The Information Technology and Innovation Foundation (ITIF) study reports that drug price controls in non-US Organization for Economic Cooperation and Development (OECD) nations inhibit biopharmaceutical R&D by over $56 billion annually, foregoing the creation of around 25 new drugs yearly. If countries paid an amount in alignment with U.S. prices instead of imposing price controls, this would lead to a $254 billion increase in pharmaceutical revenues, $56.4 billion of which could be directed to research and development. According to the ITIF, if Japan, Italy, Germany, France, and the UK were to lift their price controls, the world could benefit from 12 additional new drugs each year.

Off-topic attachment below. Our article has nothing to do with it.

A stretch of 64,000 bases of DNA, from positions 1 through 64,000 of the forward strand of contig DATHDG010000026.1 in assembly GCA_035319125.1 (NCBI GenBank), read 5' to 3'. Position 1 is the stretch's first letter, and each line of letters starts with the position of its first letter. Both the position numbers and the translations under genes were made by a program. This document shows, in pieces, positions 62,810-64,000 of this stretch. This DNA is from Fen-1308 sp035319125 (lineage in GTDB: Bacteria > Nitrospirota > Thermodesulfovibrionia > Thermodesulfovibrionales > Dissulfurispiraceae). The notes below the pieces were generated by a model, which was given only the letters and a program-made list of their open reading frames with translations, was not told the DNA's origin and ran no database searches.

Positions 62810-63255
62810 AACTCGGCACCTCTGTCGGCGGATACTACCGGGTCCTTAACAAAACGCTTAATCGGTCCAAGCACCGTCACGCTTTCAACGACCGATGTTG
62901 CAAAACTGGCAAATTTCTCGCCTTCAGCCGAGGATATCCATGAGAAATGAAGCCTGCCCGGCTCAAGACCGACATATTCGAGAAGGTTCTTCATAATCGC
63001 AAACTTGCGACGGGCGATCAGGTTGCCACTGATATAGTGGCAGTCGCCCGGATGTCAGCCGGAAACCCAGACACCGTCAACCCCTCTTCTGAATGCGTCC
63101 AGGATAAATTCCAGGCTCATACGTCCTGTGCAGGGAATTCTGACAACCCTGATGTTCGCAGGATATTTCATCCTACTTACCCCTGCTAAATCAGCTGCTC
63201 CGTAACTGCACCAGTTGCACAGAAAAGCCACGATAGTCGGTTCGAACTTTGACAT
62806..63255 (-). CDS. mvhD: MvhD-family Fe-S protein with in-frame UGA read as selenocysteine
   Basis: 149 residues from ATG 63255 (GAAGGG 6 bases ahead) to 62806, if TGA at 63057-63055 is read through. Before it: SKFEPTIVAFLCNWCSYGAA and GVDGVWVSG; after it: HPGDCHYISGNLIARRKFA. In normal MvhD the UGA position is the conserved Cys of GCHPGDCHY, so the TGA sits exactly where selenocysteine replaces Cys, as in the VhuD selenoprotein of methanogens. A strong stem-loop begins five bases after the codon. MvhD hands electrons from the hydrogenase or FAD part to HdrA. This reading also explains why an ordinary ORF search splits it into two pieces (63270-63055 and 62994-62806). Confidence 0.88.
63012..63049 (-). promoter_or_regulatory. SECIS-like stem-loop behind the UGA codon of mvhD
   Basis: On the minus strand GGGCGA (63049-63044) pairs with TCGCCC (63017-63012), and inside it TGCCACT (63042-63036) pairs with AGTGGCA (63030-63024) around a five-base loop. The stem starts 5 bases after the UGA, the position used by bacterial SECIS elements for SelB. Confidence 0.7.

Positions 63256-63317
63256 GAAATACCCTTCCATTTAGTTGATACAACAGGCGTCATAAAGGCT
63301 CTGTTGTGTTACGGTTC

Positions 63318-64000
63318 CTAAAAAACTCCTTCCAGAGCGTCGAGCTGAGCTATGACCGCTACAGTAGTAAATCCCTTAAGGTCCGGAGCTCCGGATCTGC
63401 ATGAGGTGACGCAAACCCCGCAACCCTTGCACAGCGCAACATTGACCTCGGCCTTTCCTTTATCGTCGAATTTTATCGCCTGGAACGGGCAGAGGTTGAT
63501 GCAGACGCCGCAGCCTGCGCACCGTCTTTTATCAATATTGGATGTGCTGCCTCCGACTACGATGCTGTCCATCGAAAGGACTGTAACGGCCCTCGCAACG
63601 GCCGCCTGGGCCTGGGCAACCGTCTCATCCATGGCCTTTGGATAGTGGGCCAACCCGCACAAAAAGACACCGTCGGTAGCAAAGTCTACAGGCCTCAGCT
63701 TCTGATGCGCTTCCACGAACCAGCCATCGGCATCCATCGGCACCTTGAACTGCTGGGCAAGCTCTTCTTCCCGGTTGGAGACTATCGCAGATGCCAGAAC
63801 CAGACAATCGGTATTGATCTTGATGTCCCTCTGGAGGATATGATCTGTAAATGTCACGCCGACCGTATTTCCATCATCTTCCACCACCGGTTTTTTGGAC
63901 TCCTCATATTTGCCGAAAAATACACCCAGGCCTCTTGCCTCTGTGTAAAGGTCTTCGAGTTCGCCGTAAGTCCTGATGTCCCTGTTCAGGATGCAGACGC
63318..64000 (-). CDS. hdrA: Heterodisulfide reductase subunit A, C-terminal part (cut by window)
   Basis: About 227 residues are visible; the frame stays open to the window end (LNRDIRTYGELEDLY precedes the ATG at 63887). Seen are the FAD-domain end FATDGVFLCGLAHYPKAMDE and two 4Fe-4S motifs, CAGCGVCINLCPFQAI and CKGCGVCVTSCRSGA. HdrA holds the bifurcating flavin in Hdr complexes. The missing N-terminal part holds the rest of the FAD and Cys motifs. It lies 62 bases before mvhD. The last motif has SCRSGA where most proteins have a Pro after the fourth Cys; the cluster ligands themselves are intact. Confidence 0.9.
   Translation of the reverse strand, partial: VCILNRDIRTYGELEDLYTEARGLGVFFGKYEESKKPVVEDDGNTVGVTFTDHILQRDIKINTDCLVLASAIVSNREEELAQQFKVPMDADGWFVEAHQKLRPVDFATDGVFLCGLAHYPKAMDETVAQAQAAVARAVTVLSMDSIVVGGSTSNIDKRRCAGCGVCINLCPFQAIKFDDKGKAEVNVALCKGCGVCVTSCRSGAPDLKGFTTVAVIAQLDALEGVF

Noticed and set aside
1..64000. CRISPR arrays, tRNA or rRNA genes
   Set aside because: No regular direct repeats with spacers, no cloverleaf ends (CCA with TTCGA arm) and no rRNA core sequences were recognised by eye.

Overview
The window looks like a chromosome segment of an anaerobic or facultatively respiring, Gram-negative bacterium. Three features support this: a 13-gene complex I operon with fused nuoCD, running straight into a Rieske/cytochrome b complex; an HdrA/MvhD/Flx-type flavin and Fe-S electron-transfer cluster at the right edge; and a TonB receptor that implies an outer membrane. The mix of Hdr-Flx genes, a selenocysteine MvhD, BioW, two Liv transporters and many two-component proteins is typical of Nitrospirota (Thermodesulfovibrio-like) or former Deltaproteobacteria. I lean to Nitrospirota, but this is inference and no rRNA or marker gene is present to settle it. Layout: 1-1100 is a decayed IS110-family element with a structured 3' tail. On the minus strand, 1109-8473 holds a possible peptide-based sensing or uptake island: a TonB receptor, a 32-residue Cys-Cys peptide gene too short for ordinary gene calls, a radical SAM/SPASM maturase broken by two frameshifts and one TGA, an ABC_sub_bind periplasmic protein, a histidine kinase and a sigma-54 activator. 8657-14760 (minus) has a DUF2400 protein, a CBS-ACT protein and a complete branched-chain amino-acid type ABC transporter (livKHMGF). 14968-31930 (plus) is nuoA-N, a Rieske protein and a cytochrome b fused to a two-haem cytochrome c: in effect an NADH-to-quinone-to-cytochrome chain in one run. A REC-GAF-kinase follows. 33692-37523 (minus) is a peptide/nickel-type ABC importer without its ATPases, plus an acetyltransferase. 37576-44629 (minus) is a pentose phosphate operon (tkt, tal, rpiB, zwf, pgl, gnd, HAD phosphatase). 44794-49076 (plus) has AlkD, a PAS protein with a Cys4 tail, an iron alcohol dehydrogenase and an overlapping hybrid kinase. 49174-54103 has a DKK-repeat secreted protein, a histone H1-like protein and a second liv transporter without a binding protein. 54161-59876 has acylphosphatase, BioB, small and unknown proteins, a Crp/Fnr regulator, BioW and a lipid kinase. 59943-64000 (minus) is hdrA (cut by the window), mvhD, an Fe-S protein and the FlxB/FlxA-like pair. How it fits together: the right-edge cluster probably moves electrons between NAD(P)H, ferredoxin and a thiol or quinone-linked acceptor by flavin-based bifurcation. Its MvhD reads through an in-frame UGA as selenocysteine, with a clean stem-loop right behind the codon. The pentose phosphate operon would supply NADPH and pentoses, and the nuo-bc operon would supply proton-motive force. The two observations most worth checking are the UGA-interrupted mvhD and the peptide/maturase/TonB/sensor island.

The study suggests that such controls reduce the development of pioneer drugs for diseases such as heart disease and cancer. In response, two forward paths have been proposed: either countries could continue with price controls, which could expand to other nations and subsequently limit the development of new drugs, or nations exploiting these controls could be encouraged to contribute more to global health. The second option entails that wealthy nations, including those beyond the United States, financially support their fair share of pharmaceutical innovation.
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[Source: thepharmaletter, July 18th, 2023]